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Guide To Four Stroke Motorcycle Engines, Part 8

Updated on December 31, 2009

Valve Spring Removal

Most bikes require a special motorcycle valve-spring tool. However, your local welding shop can usually make one for you out of a "C" clamp if necessary. Compress the valve springs just enough to free the keepers. Then gently un-clamp the spring and store the keepers, retainers, washers, and spring until later.

If the end of the valve is mushroomed or peened over, file the edges until it slips freely through the guide. Test the valve springs for height with an accurate scale. If you can detect at the valve seat more than four or five thousandths of an inch of wobble in the valve guide, the guide should be replaced.

These guides can be replaced by using a special drift to remove the old guide after heating the head in an oven to about 350 to 400 degrees F. The same drift can be used to install a new guide.

Inspect the valve seat and valve face for burning or pitting. Sometimes motorcycle valves can be lapped in with an abrasive compound and will seat perfectly. Often, however, a new valve is required and it must be lapped into the old seat. These steps are required to lap a valve to its seat:

  1. After cleaning the seat and the valve, sparingly apply some lapping compound to the face of the valve.
  2. Insert the valve in the guide, being careful not to contaminate the guide area with compound.
  3. Using either a suction-cup stick on the head or a piece of small hose on the stem, rotate the valve against the seat. Lift the valve 1/4 inch occasionally to help the lapping compound work.
  4. Check the contact pattern made on the seat and face. There should be a dull gray pattern completely around both the valve and the seat.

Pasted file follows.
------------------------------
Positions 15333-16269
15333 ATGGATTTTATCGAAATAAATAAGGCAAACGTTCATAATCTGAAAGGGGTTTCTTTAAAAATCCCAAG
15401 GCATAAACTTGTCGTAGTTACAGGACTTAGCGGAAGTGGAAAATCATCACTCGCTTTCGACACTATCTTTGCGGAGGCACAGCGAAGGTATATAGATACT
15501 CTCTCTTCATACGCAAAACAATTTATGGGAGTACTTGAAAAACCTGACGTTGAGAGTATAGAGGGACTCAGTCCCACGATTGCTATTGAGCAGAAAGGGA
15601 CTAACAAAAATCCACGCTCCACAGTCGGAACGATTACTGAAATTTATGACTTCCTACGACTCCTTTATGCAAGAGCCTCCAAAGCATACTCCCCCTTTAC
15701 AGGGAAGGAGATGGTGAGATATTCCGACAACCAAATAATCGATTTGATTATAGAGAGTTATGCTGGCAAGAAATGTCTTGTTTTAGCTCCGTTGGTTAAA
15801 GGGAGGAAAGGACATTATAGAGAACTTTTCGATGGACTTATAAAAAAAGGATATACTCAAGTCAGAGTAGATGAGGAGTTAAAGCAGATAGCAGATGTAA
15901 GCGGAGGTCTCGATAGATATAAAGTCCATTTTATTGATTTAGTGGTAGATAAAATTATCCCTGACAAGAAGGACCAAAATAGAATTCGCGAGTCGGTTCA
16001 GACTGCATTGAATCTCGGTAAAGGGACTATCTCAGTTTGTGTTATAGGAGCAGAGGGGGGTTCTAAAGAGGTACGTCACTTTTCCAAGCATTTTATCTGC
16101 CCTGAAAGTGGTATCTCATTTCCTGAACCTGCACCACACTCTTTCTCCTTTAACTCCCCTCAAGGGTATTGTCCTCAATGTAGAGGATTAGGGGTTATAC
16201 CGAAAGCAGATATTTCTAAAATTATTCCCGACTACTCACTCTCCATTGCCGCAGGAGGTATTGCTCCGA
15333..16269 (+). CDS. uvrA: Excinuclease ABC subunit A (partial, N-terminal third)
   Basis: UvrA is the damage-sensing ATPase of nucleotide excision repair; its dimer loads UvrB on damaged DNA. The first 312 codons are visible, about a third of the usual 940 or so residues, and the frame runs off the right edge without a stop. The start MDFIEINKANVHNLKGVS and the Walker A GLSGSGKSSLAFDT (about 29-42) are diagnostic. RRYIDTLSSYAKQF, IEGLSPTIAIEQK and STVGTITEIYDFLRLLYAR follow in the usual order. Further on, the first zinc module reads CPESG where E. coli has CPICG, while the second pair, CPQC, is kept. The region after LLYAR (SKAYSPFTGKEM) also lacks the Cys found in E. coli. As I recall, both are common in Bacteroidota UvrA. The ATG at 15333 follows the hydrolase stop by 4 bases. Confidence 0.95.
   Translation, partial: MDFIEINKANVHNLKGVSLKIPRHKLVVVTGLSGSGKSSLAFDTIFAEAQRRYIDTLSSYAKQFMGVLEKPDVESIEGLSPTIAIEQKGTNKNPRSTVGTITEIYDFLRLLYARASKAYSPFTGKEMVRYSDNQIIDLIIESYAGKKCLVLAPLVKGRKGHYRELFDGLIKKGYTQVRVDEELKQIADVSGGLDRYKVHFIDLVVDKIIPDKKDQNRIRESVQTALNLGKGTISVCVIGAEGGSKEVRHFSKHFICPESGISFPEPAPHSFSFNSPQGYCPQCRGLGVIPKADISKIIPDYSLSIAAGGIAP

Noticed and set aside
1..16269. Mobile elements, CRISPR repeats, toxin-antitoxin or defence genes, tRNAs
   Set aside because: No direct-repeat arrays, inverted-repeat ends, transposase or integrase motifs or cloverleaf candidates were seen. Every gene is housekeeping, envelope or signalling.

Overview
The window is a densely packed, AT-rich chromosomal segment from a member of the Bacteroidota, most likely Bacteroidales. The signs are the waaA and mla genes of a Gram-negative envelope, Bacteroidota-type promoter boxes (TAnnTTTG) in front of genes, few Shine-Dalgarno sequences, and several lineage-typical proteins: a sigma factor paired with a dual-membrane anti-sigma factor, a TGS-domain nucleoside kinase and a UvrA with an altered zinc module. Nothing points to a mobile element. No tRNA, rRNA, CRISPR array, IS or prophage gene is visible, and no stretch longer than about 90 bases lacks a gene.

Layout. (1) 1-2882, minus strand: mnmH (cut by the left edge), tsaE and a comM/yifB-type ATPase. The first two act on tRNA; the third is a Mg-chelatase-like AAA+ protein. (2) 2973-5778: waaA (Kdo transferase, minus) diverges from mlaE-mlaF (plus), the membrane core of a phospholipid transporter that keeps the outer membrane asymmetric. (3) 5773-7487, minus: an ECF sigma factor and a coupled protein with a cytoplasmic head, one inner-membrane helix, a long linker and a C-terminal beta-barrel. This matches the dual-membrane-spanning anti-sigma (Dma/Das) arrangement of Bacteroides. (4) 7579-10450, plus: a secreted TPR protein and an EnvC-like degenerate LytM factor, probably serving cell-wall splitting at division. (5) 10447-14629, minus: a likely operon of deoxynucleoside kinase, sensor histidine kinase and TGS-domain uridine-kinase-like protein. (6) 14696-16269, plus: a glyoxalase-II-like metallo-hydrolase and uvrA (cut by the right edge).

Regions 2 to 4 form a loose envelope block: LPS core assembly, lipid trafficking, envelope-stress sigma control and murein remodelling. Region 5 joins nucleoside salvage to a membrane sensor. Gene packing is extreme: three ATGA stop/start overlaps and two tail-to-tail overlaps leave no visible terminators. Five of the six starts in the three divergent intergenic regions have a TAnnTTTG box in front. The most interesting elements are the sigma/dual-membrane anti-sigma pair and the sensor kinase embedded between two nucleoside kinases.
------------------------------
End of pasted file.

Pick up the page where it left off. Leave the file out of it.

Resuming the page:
5. Clean the seat and valve thoroughly with solvent or soap and water. Again, be careful not to get any compound in the guide.
  6. Apply oil to the seat face, stem, and guide before reassembling the head.
  7. Check your job with Varsol or kerosene in the ports to see if more lapping is required.

If the seat is in poor condition, it too must be refaced or sometimes replaced and the new seat refaced. It is more common to replace the valves in a motorcycle than to grind them as is done in automotive head reconditioning.

Be sure to clean the valve thoroughly before replacing it. Don't use abrasive on the valve stem area since any material ground away will increase the clearance between the valve and guide and cause the guide to wear faster.

Lubricate the valve and guide before reassembling. Special molybdenum disulfide grease for engine rebuilding will insure minimum wear when the engine is first restarted. If the engine uses valve seals, slip them over the valve stems before installing the springs and retainers.

Check your valve job by pouring Varsol or kerosene into the ports and seeing if the valves seep any fluid. If so, disassemble that valve assembly and lap it until the valve seals properly.

Spark Plug Service

You may want to repair a damaged spark-plug hole while you have the head off. Thread inserts are an easy, cheap way to fix damaged plug holes. The procedure is to run a special reamer-tap through the old hole until a new, larger set of threads are cut. A coiled wire insert is installed in the new threads that duplicates the original threads. Break off the "tang" with a pair of needle-nose pliers and you're done.

Continued in Guide To Four Stroke Motorcycle Engines, Part 9

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